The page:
“I did, however, get here at last—perhaps, as you see me here, it may appear superfluous to assure you that I am not in England. N'importe. My normal luck in obtaining abnormal sleeping places attended me on my travels. On Christmas Eve, in 1852, I slept on Table Mountain, with the ‘table cloth’ for a counterpane. In Cape Town itself, a hayloft on one occasion was my bed-chamber; and, when I awoke, I found myself watched by a blackfellow unrolling himself from his curled slumbers like a sow-bug, his gash of a mouth grinning from ear to ear with its white sparkling teeth, as though ‘a sable cloud turned out its silver lining on the night;’ and by a stupid penguin (they eat penguin's eggs at Cape Town) fat, stolid and sturdy as a Dutchman—as it stood bolt upright, with its little wings close to its sides, and its most leaden eye, it looked uncommonly like a burgomaster, in the short cloak with which painters (but not, I think, his tailors, now-a-days) invest him.

“When I reached Melbourne, lodgings could not be procured for money, and, therefore, certainly not for love. Accordingly, my mates and I pitched our tent on Emerald Hill. It was agreed that one of us should keep watch during the first night, and I, like a spooney, thinking there was a touch of romance in the affair, volunteered my services. The Canvas-Town people on the other side of the valley blazed out their customary evening volley; the Emeralders echoed back their gunpowdery good night—here and there a deep-mouthed watch-dog kept up a monotonous baying like the measured puffs of a steamboat—and, pipe in mouth and revolver in pocket, ‘the sentry paced his lonely round.’ So lonely, indeed, did I find it, that I speedily adjourned to the neighbouring hotel; prostrate in the verandah of which, I believe, I was found in the morning, presenting a rum bottle at one of the posts with a solemn assurance that the weapon was loaded: in this, however, I was mistaken—I had long before drawn both cork and charge.

“I have had some very queer dormitories in and about Sydney. I have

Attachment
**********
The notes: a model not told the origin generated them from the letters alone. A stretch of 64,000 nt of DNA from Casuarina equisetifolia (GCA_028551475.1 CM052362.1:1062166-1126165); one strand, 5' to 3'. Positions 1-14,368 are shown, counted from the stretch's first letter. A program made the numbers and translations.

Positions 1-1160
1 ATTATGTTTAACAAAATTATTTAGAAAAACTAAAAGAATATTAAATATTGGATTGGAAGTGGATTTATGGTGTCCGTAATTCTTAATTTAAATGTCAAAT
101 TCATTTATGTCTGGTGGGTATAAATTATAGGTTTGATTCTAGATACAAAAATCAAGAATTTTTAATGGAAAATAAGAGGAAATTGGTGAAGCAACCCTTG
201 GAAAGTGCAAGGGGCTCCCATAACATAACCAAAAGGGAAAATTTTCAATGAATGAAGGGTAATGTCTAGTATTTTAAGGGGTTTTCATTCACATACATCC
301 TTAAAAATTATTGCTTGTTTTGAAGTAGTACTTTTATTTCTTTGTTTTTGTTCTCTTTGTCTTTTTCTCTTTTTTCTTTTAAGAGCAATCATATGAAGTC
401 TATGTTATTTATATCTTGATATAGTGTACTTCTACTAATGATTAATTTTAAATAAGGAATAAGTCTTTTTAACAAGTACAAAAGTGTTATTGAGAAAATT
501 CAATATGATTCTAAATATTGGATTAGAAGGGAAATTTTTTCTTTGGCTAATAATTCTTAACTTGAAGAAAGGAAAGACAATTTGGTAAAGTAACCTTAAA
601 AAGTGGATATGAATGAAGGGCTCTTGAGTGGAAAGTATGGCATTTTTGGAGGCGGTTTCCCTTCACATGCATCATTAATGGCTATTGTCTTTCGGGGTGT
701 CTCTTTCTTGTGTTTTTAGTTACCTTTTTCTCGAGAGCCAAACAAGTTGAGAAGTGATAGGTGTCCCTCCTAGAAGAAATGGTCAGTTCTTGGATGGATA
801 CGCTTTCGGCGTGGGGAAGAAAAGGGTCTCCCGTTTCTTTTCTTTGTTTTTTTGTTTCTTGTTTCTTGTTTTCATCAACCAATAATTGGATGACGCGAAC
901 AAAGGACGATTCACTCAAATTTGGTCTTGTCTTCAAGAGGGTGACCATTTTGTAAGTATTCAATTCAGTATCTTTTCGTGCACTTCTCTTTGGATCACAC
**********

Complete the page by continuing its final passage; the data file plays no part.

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slept in a paddock on the Parramatta Road, in company with an old horse with something on his mind, and which, in consequence, moaned horribly in his dreams. I have spent the night on a bench of the Lover's Walk—not a bad place that, were it not for the deuced draught from Macquarie-street; and, when I slept there, the Racecourse—it was the time of the distemper—was covered with expiring dogs. I have found myself on the roof of a house in Elizabeth-street, against which bricklayers had left their ladder; startling the sleepy peeler when I peered over the parapet in the morning, and eliciting from him the witty observation, that he ‘'s’posed as how I must have got pretty considerable elewated last night. I have awoke on a Sunday morning at the bottom of Market-street, sans hat, sans boots, sans coat, sans cash, sans almost everything; in which condition it wasn't very agreeable to walk home to Woolloomooloo, exposed to the criticism of the early worshippers at St. Mary's. I have slept on the floor at supper-rooms, fondly imagining the table to be a four-poster, the table-cloth mosquito-curtains. I have—I blush to say—been an occasional visitor to the watch-house. I like that berth worst of all; the boards are so hard, and the blankets so scanty; and then it's so annoying to have your sleep broken every now and then by boisterous fresh arrivals. Besides, if your bail doesn't come in time, you're inserted, with other very comical articles, in Constable's Miscellany—marched down to the Central Police Court, handcuffed, very likely, to some old sailor who calls you ‘skipper,’ and exhorts you all the way—by no means sotto voce—‘to keep your pluck up.’ It an't pleasant by any means—that. I have—but law! when will that girl bring the soda-water?”

Fred, my boy, don't you think you spend a good deal of money not to get a bed?

Such was my sapient comment on my friend's insane confessions.